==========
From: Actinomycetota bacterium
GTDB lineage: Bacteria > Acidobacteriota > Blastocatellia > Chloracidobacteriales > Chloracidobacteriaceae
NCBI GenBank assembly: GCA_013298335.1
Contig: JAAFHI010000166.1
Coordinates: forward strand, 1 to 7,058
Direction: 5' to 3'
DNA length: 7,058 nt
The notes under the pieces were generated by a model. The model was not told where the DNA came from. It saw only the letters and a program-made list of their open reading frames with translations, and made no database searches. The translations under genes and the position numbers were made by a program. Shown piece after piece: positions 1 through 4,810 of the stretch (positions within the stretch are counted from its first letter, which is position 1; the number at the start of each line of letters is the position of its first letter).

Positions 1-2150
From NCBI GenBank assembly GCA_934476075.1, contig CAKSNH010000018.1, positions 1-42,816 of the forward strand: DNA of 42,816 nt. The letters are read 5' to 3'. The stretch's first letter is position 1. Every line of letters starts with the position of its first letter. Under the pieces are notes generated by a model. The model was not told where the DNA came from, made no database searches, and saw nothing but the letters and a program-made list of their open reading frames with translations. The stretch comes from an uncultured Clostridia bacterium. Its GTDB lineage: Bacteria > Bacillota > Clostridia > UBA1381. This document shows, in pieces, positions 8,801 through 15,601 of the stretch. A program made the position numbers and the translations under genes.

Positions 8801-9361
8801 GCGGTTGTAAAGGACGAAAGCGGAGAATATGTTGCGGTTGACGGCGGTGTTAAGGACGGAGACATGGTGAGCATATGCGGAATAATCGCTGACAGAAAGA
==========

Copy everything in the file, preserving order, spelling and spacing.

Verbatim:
From: Actinomycetota bacterium
GTDB lineage: Bacteria > Acidobacteriota > Blastocatellia > Chloracidobacteriales > Chloracidobacteriaceae
NCBI GenBank assembly: GCA_013298335.1
Contig: JAAFHI010000166.1
Coordinates: forward strand, 1 to 7,058
Direction: 5' to 3'
DNA length: 7,058 nt
The notes under the pieces were generated by a model. The model was not told where the DNA came from. It saw only the letters and a program-made list of their open reading frames with translations, and made no database searches. The translations under genes and the position numbers were made by a program. Shown piece after piece: positions 1 through 4,810 of the stretch (positions within the stretch are counted from its first letter, which is position 1; the number at the start of each line of letters is the position of its first letter).

Positions 1-2150
From NCBI GenBank assembly GCA_934476075.1, contig CAKSNH010000018.1, positions 1-42,816 of the forward strand: DNA of 42,816 nt. The letters are read 5' to 3'. The stretch's first letter is position 1. Every line of letters starts with the position of its first letter. Under the pieces are notes generated by a model. The model was not told where the DNA came from, made no database searches, and saw nothing but the letters and a program-made list of their open reading frames with translations. The stretch comes from an uncultured Clostridia bacterium. Its GTDB lineage: Bacteria > Bacillota > Clostridia > UBA1381. This document shows, in pieces, positions 8,801 through 15,601 of the stretch. A program made the position numbers and the translations under genes.

Positions 8801-9361
8801 GCGGTTGTAAAGGACGAAAGCGGAGAATATGTTGCGGTTGACGGCGGTGTTAAGGACGGAGACATGGTGAGCATATGCGGAATAATCGCTGACAGAAAGA